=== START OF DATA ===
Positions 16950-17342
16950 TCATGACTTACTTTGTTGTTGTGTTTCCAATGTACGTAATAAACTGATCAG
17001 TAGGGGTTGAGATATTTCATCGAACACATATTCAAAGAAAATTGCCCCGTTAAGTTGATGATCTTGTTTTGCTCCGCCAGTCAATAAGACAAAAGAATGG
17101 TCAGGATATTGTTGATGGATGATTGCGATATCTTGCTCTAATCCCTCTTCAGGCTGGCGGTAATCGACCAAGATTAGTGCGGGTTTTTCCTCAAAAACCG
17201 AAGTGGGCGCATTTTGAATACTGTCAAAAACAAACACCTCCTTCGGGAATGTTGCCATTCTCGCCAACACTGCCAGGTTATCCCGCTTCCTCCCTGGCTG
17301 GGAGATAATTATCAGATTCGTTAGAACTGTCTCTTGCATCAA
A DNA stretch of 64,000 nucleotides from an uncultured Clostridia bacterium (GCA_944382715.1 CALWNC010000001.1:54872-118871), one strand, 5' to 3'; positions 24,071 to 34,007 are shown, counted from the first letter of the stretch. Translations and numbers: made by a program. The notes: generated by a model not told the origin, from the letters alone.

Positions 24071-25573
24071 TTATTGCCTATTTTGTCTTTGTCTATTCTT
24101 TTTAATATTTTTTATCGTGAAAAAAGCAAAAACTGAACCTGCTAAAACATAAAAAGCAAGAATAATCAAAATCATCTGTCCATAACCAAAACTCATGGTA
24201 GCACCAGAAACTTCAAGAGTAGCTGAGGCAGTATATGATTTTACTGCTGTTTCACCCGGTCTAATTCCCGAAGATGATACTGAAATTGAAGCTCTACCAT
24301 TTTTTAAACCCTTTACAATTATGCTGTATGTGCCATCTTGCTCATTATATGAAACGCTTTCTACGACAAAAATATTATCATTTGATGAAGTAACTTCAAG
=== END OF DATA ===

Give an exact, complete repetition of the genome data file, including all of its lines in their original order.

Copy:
Positions 16950-17342
16950 TCATGACTTACTTTGTTGTTGTGTTTCCAATGTACGTAATAAACTGATCAG
17001 TAGGGGTTGAGATATTTCATCGAACACATATTCAAAGAAAATTGCCCCGTTAAGTTGATGATCTTGTTTTGCTCCGCCAGTCAATAAGACAAAAGAATGG
17101 TCAGGATATTGTTGATGGATGATTGCGATATCTTGCTCTAATCCCTCTTCAGGCTGGCGGTAATCGACCAAGATTAGTGCGGGTTTTTCCTCAAAAACCG
17201 AAGTGGGCGCATTTTGAATACTGTCAAAAACAAACACCTCCTTCGGGAATGTTGCCATTCTCGCCAACACTGCCAGGTTATCCCGCTTCCTCCCTGGCTG
17301 GGAGATAATTATCAGATTCGTTAGAACTGTCTCTTGCATCAA
A DNA stretch of 64,000 nucleotides from an uncultured Clostridia bacterium (GCA_944382715.1 CALWNC010000001.1:54872-118871), one strand, 5' to 3'; positions 24,071 to 34,007 are shown, counted from the first letter of the stretch. Translations and numbers: made by a program. The notes: generated by a model not told the origin, from the letters alone.

Positions 24071-25573
24071 TTATTGCCTATTTTGTCTTTGTCTATTCTT
24101 TTTAATATTTTTTATCGTGAAAAAAGCAAAAACTGAACCTGCTAAAACATAAAAAGCAAGAATAATCAAAATCATCTGTCCATAACCAAAACTCATGGTA
24201 GCACCAGAAACTTCAAGAGTAGCTGAGGCAGTATATGATTTTACTGCTGTTTCACCCGGTCTAATTCCCGAAGATGATACTGAAATTGAAGCTCTACCAT
24301 TTTTTAAACCCTTTACAATTATGCTGTATGTGCCATCTTGCTCATTATATGAAACGCTTTCTACGACAAAAATATTATCATTTGATGAAGTAACTTCAAG